You may be suffering from “Vicarious Trauma”: What it is and what you can do about it

Above: As the message, “This report contains graphic content. Viewer discretion is advised” scrolls across the television screen, it is too late to turn the television off. The viewers are often surprised and/or disturbed by the content.

Photo by Ketut Subiyanto

By Rina Risper
President & Publisher

Making the decision to turn off the television and avoid graphic videos, was not hard for me. The goal is to abstain from visual media for a month. I am a media person but when is it enough? When did we become a country that replays death scenes so frequently on broadcast media and the internet? It is real and traumatizing. There are plenty of people whose mental health is suffering as a result of it.

We watch in terror as Ahmaud Aubrey, a 25-year-old Black man, is killed over and over again by way of the 24/7 news cycle since the video came to light on May 5, 2020. Not only did it draw nationwide attention but the fact that is constantly left out was that it took two months to investigate. No matter what the person’s race is, what happened is baffling and disturbing. No matter what, there is a right and a wrong way of dealing with issues.

Growing up

When we were in kindergarten, we were taught the basics of “treating people like you want to be treated.” When we went home crying because of an injustice, our parent(s) would go to the school and speak with the teacher or principal.

The problem was usually straightened out. Our emotional hurts were smoothed over by those who you relied on to protect you against what seemed like an enormous hurdle to a kindergartener. The situation was made even better when you got to lick the spoon with leftover cake batter on it.

Constructing Criminal Activity

Ahmaud’s death in broad daylight was originally not considered a crime. It took protest and outrage from our nation and the world. He was killed on February 23, 2020. He was not treated the way he should have been and died as a result of it.

Depending on which media source I am watching or reading I feel stressed by word choice. I would like to confirm that there wasn’t a “confrontation.” It appeared to be an ambush.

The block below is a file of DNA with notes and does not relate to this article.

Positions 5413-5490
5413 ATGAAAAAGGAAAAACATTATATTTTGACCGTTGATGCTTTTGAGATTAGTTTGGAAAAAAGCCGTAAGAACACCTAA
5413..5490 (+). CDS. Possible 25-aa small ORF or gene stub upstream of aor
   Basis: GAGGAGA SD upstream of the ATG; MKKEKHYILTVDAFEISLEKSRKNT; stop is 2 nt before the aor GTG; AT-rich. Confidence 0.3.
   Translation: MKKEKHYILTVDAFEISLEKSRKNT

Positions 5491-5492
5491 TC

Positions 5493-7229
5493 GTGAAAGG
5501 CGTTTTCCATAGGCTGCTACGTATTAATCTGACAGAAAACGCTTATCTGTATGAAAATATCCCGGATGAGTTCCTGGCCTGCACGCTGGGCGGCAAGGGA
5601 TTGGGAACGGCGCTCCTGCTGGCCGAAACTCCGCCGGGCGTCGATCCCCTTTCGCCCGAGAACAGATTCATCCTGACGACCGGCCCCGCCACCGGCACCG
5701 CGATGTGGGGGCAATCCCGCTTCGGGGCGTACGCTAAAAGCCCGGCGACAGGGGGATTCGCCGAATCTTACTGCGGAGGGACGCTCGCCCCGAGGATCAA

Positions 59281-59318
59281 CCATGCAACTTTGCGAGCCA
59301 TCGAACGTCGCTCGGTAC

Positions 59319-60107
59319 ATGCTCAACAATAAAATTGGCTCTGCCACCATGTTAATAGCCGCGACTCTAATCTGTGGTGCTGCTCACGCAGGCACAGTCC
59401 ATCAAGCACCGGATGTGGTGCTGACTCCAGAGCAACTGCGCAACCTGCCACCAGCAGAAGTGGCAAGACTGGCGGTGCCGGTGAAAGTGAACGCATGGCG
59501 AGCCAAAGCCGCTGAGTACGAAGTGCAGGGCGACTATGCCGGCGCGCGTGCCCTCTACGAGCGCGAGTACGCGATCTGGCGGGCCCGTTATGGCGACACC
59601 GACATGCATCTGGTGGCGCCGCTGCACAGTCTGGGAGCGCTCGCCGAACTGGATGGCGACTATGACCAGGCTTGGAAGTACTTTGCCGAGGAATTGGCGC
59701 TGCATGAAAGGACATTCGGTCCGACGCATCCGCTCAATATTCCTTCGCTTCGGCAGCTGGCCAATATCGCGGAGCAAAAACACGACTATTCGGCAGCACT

According to CNN, one of the defendants said he saw Ahmaud inside a home under construction. Even though the surveillance video at the site had Ahmaud in the footage, the owner of the home said he did not see him commit a crime on the day of the shooting. Multiple other people had been seen trespassing at the same home that was under construction.

In 1975, we moved from Brooklyn, NY to Bay Shore, Long Island to a quaint cul de sac right behind the junior high school and five minutes from the Long Island Sound. The former farm was dotted with fruit trees that were slowly demolished and replaced with shrubs and pine trees. There were only two other houses when we moved in September of that year.

I recall the construction stopping in the fall on the house next door. We watched as the foundation filled up with water and froze. My mother would bundle us up in our matching parkas and mittens, put our double-bladed ice skates on and skate on the ice-filled foundation until our hands turned red. In the spring, we found that crab apples were the perfect size for throwing at other children who dared to come close to the fort we had built in the small section of woods that was still left.

According to my mother, the rest of the houses were built as homeowners purchased their lots. I called her to ask her about the move. She said that the cul-de-sac was advertised to Black families. There was another section of the town with Black residents but the houses were developed for low-income families. This is where I think the nickname “The Development” came from.

I recall as a child playing in the empty houses with the other children that slowly moved into the newly built houses on Pembrook Court, nicknamed “The Court.”

Curious children from “The Development” would ride their bicycles in groups over to the construction zones as we became acclimated to the fact there weren’t corner stores and we could ride our bicycles alone until the lights came on. Empty houses became our playgrounds, we would throw dirt bombs from the second floor down to attack the incoming threat while playing our version of “Star Trek.”
We felt safe.